What leads to unmanageable pieces of codebases
Sep 26, 2022
Technical debt doesn't just eat away at productivity because of a series of specific technical issues that impact a codebase's health. Knowledge sharing, refactoring practices, and structural coding decisions all influence how productive our teams are able to be. And unfortunately, the way different teams approach these issues often lead to them having sections of their project that no one on the team wants to touch. Let's take a look at how common these untouchable pieces of code are, and what cause them to occur.
This is the second part in our series on the current impact of technical debt based on our latest survey of technical debt's impact on softwre engineering performance. Read the first part here.
Want to contribute to the survey? Take 2 minutes to answer here
Most of us have worked on a project at one point or another in our careers where there's a section of the codebase that no one wants to touch and where, quite frankly, no one really knows what's going on. Unfortunately, this is more pervasive than we would all wish it to be.
Roughly two thirds of the teams that we surveyed reported that there is at least one section of their codebase that no one on their team wants to touch. Even more shocking, these sections of code are often mission critical to what the project is trying to do. For instance, one respondant said that one section of their code was:
A single line of code that nobody knows what it does, but once you remove it, everything breaks.
This might be an extreme example, but distressingly, the critical nature of these untouchable sections is all too common. 30% of all teams who reported having an untouchable section of their code said that it handled mission critical piece of their project.
So how do we keep winding up in this place?
A project doesn't develop a section of it that no one is comfortable working with by chance. Over and over again, the same set of issues led to teams being uncomfortable working with a piece of their project. The most common issues were:
We have to support it because it's business rules engine. But, all the people who knew about it, have left the team.
The most common reason teams wind up with a section of their code they weren't comfortable touching is really a failure of a team's culture itself. As team members come and go within a project, oftentimes the developer responsible for a certain section of the codebase no longer works on it, and sometimes is no longer involved in the project at all. When teams don't share that individuals knowledge, either through direct conversation and knowledge sharing or by having sufficient docs they run the risk of having an untouchable section of their codebase.
(It's become) layers and layers of code one on the top of the other, instead of rewriting them as a cohesive whole
A section of a project can become untouchable, even if it was originally well maintained, if we're not sufficiently refactoring it as we go. When new code keeps being added on top of more and more layers of existing code then it creates a critical level of complexity that becomes unmanageable. Typically this can be headed off by refactoring this section of the project, but if we never get around to that then the code can become completely unmanageable.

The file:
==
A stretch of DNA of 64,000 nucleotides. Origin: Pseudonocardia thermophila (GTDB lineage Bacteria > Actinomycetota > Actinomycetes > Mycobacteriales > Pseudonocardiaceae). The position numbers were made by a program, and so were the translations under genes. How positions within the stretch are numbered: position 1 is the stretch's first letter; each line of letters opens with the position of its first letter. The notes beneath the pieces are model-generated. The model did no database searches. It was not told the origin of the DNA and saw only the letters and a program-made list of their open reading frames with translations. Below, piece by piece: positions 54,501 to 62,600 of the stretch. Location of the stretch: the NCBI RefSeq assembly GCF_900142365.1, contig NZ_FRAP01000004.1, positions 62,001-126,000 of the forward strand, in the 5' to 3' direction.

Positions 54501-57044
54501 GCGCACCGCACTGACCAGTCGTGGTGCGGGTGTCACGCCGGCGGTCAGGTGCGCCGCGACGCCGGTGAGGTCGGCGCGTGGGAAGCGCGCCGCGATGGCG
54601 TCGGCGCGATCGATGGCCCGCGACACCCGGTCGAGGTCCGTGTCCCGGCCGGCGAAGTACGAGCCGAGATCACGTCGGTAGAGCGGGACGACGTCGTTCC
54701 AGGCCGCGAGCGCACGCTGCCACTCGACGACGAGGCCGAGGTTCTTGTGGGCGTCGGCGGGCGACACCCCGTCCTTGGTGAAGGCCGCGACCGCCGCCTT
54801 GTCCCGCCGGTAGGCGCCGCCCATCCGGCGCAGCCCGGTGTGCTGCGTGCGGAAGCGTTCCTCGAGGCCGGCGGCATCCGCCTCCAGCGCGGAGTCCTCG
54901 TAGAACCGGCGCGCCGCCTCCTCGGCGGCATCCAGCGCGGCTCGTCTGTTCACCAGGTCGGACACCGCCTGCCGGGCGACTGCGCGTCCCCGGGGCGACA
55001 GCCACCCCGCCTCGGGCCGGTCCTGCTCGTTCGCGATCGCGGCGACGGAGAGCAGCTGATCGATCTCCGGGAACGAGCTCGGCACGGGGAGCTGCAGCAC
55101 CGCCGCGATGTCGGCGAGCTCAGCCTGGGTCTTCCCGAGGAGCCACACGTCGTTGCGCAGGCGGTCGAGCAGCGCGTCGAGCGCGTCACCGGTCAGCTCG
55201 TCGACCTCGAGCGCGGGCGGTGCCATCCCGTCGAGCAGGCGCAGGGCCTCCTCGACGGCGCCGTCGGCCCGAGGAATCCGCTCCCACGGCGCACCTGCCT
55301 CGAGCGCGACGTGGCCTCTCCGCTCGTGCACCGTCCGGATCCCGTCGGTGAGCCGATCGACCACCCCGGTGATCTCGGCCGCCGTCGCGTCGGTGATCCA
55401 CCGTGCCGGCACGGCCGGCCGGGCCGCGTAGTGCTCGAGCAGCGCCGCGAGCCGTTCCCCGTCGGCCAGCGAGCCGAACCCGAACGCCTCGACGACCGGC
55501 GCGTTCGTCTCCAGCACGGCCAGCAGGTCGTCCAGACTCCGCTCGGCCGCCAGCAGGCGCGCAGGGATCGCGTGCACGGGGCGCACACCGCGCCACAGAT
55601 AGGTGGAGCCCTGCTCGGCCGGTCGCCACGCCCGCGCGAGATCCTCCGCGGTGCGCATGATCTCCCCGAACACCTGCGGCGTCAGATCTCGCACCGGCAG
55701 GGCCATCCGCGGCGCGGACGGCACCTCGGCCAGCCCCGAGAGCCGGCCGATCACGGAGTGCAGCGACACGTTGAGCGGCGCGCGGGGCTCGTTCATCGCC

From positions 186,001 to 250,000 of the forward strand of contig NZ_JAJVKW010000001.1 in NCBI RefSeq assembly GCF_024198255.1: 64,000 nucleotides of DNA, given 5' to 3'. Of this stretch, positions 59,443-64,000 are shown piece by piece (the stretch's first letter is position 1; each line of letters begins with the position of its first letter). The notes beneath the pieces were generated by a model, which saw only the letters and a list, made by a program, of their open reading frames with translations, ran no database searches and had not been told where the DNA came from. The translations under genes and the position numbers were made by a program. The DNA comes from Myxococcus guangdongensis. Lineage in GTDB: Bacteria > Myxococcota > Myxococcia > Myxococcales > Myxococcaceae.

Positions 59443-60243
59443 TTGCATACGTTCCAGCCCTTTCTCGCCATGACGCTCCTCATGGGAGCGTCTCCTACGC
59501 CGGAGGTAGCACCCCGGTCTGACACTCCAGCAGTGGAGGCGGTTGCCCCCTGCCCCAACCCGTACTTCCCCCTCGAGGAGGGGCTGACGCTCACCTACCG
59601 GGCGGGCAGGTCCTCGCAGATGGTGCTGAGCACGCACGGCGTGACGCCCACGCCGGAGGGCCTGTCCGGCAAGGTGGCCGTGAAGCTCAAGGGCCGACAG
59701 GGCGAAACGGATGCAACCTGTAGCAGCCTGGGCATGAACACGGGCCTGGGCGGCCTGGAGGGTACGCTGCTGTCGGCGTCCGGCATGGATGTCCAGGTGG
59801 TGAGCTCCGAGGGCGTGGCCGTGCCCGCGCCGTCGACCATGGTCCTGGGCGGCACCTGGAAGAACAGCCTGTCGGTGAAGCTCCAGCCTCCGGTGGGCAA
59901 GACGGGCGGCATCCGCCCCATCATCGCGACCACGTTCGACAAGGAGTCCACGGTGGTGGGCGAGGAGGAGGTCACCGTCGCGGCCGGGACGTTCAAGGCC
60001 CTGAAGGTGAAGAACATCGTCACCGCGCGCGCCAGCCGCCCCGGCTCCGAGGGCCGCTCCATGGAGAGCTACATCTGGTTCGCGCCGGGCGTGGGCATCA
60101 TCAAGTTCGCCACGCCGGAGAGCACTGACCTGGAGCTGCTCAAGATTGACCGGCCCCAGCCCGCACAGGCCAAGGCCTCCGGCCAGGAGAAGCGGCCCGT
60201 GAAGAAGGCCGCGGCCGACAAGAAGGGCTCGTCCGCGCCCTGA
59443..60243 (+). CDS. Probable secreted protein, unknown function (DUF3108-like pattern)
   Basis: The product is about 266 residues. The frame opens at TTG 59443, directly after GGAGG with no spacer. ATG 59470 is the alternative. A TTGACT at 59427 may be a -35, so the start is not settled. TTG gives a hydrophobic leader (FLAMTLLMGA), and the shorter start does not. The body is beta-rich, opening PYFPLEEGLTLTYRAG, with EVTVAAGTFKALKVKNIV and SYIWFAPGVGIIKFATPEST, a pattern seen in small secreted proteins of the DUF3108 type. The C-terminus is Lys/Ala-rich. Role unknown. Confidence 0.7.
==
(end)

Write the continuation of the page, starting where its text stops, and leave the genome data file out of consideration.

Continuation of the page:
It's just a complex and highly unconventional use of Python
Technical decisions can have a critical impact on whether or not code is maintainable. If we continue to add to a section of a project until it becomes critical, but chose a fundamentally wrong technical structure and approach for a project and for our team when setting it up, then we must continue to support it, but won't really be able to manage it.
Sometimes an unconventional solution (or a magical one) might seam like a great idea. It can accomplish a specific goal in a novel way, but it can also lead to these maintenance issues down the line. If we do need to take an unusual technical approach we need to take extra care to make sure we're sufficiently documenting everything.
You might think that issues of unmanageable and untouchable code are just issues in decades old code. But, across all the teams we heard from in our survey, there is not a major difference between teams with old (10+ year) code bases and teams with young (<5 year old) codebases. Teams with codebases that are in an in-between age had less issues with untouchable code, but that may just come down to a respondant volume issue. Either way, teams at all stages of their lifecycle should be paying attention to ensuring that their code is well maintained and doesn't start to develop untouchable corners.
One of the most dangerous types of technical debt is having a section of your project that no one on the team is comfortable working with. It leads to slower development, makes new feature development riskier, and significantly drives up bug risk. But, by making the right initial technical decisions, refactoring as our projects grow, and making sure we have a process in place for documenting our code and sharing our knowledge, then we can help reduce the risks of untouchable code emerging.
Are you looking to reduce your tech debt or prevent it from building up in the first place? Learn how Sourcery can help your team improve all your Python code and ensure it's following your team's best practices.